Verizon Business released its 2009 Data Breach Investigations Report today, and it offers what has become an all too familiar assessment of cybercrime: Crimes continue to multiple and evolve, and some companies still fail to fulfill even the most basic security measures that could help them avoid being victimized.
The report states that about 285 million electronic records were breached during 2008, a figure that shockingly tops the total number of records breached in the previous four years combined. Financial services firms have become the primary victims of these attacks, and cybercrimes increasingly have focused on customers' personal identification numbers. Wade Baker, research and intelligence principal for Verizon Business, said PINs are the hot items on the cybercrime black market.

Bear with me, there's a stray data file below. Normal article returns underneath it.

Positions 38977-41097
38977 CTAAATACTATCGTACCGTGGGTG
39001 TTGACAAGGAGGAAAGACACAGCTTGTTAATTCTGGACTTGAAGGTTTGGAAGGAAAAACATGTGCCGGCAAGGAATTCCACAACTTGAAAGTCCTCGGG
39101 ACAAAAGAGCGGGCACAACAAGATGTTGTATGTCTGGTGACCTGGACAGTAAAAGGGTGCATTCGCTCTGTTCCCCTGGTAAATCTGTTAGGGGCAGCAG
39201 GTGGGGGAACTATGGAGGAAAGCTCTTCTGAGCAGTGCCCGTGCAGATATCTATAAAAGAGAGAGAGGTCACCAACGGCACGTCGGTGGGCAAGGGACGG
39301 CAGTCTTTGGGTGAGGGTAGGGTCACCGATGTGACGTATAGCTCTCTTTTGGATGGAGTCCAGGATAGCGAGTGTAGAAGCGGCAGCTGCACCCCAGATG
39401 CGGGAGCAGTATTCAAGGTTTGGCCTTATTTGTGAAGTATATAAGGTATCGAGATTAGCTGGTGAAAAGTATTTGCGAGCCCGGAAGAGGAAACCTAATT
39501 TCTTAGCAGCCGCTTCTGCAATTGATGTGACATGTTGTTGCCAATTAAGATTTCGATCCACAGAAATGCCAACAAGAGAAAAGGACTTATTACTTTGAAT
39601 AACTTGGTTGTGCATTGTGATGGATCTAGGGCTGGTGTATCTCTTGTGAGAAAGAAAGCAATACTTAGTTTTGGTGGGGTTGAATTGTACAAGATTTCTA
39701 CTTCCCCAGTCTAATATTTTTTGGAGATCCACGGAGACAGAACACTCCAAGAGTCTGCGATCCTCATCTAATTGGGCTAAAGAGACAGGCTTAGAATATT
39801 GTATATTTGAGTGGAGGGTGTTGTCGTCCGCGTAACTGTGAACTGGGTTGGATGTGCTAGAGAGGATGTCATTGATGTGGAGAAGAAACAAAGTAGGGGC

He added that cybercrime events that leverage stolen PINs often results from the most basic of security lapses--easy availability of and access to passwords and other gating information that has somehow fallen through the cracks and into a criminal's hands, Baker said. Such lapses could be avoided with more attention by companies to managing password changes and de-activating old passwords. "Getting in the door [to commit a cybercrime] is usually just as easy as obtaining a lapsed user i.d. and password," Baker said. "If we could just get to a point where those kinds of simple attacks become too difficult, we could take a big chunk of cybercrime out of the game."
A Verizon study last year suggested inside-job security attacks are uncommon
Verizon has said security strategies needed to be tailored to specific industries